Qwest's Sneaky Stimulus Play

From reviewing the list of stimulus applicants, you’d think Qwest decided not to partake in the feeding frenzy. Think again. Instead of applying directly, Qwest chose to allow an intermediary to make the application, an intermediary that would then spend the money on Qwest infrastructure and services. I’m referring to the applications from the University of Utah.

You may think hey, what does the U plan to do with Qwest? The reality is that the application from the university was on behalf of UEN. UEN contracts with several companies to build and operate 10GbE and 1GbE links to educational facilities, but the lion’s share of the money goes to Qwest. Should the application get approval, it is nothing more than a hand-out to Qwest to build a network with taxpayer dollars and charge their normal exorbitant rates for service with no real strings attached.

I hope that whoever is reviewing NTIA applications at the state level sees right through this ruse.

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10 Responses to Qwest's Sneaky Stimulus Play

  1. luminous says:

    Interesting, can’t say I am surprised however.

  2. Pablo says:

    I don’t see this as bad at all. Using stimulus money (or any money for that mater) to upgrade Utah Education Network’s infrastructure is a good thing. UEN runs distance education for the U of U (i.e. video conferencing, online testing, online assignments, and etc).

  3. Jesse says:

    The problem isn’t using stimulus money to build out UEN, it’s that the money will be funneled almost entirely to Qwest. Given the significant amount of taxpayer assistance they have and continue to receive and how poor their residential service is, I’ve got a problem with this. It would make a lot more sense for UEN to either own and operate the network themselves or work with other public entities (*ahem*, UTOPIA) to build the network at significant savings. I know what Qwest is charging for metro Ethernet, both installation and service fees, and it’s very overpriced compared to the alternatives. (This doesn’t even get into the number of schools that do not want or use UEN but get it installed anyway.)

  4. Richard says:

    Why would the money necessarily go to qwest, are they they only vendor who could respond and deliver the solution? Is qwest the exclusive technology provider to UEN? If not, and others including UTOPIA could deliver what is being requested, then conversation should be about encouraging competitive bidding.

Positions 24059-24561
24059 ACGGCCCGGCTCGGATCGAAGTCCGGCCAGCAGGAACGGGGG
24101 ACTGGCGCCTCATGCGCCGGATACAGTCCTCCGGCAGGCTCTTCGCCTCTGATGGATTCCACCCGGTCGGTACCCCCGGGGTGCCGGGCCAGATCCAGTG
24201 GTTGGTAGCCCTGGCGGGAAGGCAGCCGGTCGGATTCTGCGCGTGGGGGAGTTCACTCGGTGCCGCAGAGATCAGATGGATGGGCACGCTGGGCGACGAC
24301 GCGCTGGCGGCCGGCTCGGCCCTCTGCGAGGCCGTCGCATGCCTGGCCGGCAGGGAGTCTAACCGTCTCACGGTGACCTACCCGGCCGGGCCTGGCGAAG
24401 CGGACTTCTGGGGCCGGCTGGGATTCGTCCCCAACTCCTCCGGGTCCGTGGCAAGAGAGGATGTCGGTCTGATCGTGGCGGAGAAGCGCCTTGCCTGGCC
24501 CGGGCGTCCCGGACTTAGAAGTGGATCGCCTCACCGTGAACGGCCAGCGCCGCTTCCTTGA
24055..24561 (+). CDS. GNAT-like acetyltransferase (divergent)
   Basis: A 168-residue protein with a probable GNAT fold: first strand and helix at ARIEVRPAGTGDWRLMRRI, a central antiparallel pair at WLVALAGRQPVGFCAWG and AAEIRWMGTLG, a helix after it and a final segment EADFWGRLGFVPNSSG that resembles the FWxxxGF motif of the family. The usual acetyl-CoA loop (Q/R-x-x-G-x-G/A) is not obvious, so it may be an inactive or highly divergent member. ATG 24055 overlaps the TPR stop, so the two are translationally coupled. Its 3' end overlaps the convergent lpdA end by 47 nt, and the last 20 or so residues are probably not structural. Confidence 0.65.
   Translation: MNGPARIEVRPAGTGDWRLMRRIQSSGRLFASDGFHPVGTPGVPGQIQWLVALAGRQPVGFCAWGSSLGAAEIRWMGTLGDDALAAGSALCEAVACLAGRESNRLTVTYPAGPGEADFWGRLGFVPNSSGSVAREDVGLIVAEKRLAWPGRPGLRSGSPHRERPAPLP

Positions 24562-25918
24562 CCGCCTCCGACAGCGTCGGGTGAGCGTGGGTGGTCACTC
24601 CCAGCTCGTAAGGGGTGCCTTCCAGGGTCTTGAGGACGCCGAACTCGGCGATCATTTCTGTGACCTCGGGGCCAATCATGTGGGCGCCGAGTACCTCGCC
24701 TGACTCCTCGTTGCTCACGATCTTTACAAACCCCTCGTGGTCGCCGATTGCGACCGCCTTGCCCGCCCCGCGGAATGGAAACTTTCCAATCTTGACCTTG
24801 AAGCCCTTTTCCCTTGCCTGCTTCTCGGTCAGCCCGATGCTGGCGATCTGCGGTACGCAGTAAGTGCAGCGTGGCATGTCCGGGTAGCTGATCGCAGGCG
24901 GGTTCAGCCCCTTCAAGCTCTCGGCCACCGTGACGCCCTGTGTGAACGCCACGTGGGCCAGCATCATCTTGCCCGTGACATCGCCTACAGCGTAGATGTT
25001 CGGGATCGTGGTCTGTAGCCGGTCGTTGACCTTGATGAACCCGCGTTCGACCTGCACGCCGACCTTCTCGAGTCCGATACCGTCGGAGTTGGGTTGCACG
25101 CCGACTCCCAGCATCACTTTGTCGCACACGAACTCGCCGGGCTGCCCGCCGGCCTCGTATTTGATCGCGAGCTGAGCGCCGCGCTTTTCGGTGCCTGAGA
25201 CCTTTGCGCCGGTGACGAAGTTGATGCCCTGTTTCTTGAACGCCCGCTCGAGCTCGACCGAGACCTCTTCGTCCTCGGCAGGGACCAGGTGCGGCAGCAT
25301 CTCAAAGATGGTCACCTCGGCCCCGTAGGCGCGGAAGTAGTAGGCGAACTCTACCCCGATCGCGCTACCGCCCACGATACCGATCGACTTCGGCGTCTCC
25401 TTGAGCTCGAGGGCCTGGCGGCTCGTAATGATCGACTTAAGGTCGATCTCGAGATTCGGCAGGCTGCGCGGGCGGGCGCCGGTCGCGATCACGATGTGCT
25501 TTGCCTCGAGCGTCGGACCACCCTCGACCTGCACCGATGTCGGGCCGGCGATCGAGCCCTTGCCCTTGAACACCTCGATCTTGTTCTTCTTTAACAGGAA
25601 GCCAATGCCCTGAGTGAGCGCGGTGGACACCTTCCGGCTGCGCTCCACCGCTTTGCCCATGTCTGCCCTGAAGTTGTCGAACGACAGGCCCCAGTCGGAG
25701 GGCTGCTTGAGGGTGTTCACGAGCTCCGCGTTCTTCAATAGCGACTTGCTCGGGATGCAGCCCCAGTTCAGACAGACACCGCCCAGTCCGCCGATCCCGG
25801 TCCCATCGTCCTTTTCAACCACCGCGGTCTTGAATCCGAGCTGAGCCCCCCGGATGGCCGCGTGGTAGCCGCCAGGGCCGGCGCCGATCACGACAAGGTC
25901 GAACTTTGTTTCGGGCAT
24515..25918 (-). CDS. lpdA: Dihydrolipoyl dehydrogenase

5. Jesse says:

    UTOPIA can easily deliver the same services at a better price, but UEN won’t let them have a seat at the table.

  6. Jonathan says:

    I am a little confused by this statement could you expand further: “This doesn’t even get into the number of schools that do not want or use UEN but get it installed anyway.”

    You may misunderstand UEN’s responsiblities defined by the legislature specifically section 2 item b, if you think the GigE circuits are purely for UEN’s video conference services. UEN is effecively the ISP for all of Utah’s higher education and public education institutions. So to say a school doesn’t use UEN’s services or want UEN’s services is a little confusing to me.

    There is more I could say but I don’t want to go the wrong direction if you were misunderstanding UEN’s charter.

    On the Qwest/Utopia note I know of at least one school district that uses Utopia for a few schools to connect to the district aggregation point.

    It should also be noted that while a large share of circuits are provided by Qwest. There are many other players in the network as a whole. When you move outside Qwest’s area you start to see all the rural telco’s get involved. Names like Frontier, CentraCom, Beehive Telecom, and Spanish Fork Fiber show up. When talking about the 10GigE backbone links XO was awarded one of them as can be seen here on page 8.

    Also don’t think that edu’s pay the business rate for QMOE or the GeoMax products from Qwest.

  7. Anon says:

    Thanks for sharing your knowledge of UEN — very interesting stuff.

    I, for one, hope that UTOPIA gets a chance to bid on any future expansion that UEN does. UEN over UTOPIA seems like a huge win-win for citizens.

  8. Harold Bills says:

    UEN has always been riding the crazy train. They are the ones who have engineered the GigE need for each school. Thats some serious bandwidth for teachers to check their Facebook. Of course it is their stimulus submittal and not Qwest’s. Qwest is just a contractor in the game. I think they got there by being the only vendor offering GigE to UEN in the beginning. I do believe this less of a Qwest conspiracy and more of a another UEN push to prove they are the “kings o’ bandwidth”.

  9. Jesse says:

    There’s plenty of good reason we should be concerned with this entanglement. First, Qwest has a direct financial incentive to see that certain stimulus requests are favored over others. Second, they have significant say in whether an area qualifies as unserved or underserved. Third, the Republican majority in state government is by and large anti-muni and pro-incumbent. Combine these things together and you can bet that Qwest is lobbying hard to approve the UEN request so that they get their slice of the pie while railing on proposals from UTOPIA and Ogden. I have a problem with that.

  10. Jonathan says:

    Jesse, these proposals by UEN will get done one way or another. It just means fed dollars or local school district dollars at a slower pace. I agree with Harold on the its UEN’s proposal and Qwest is just one of the contractors on the list.

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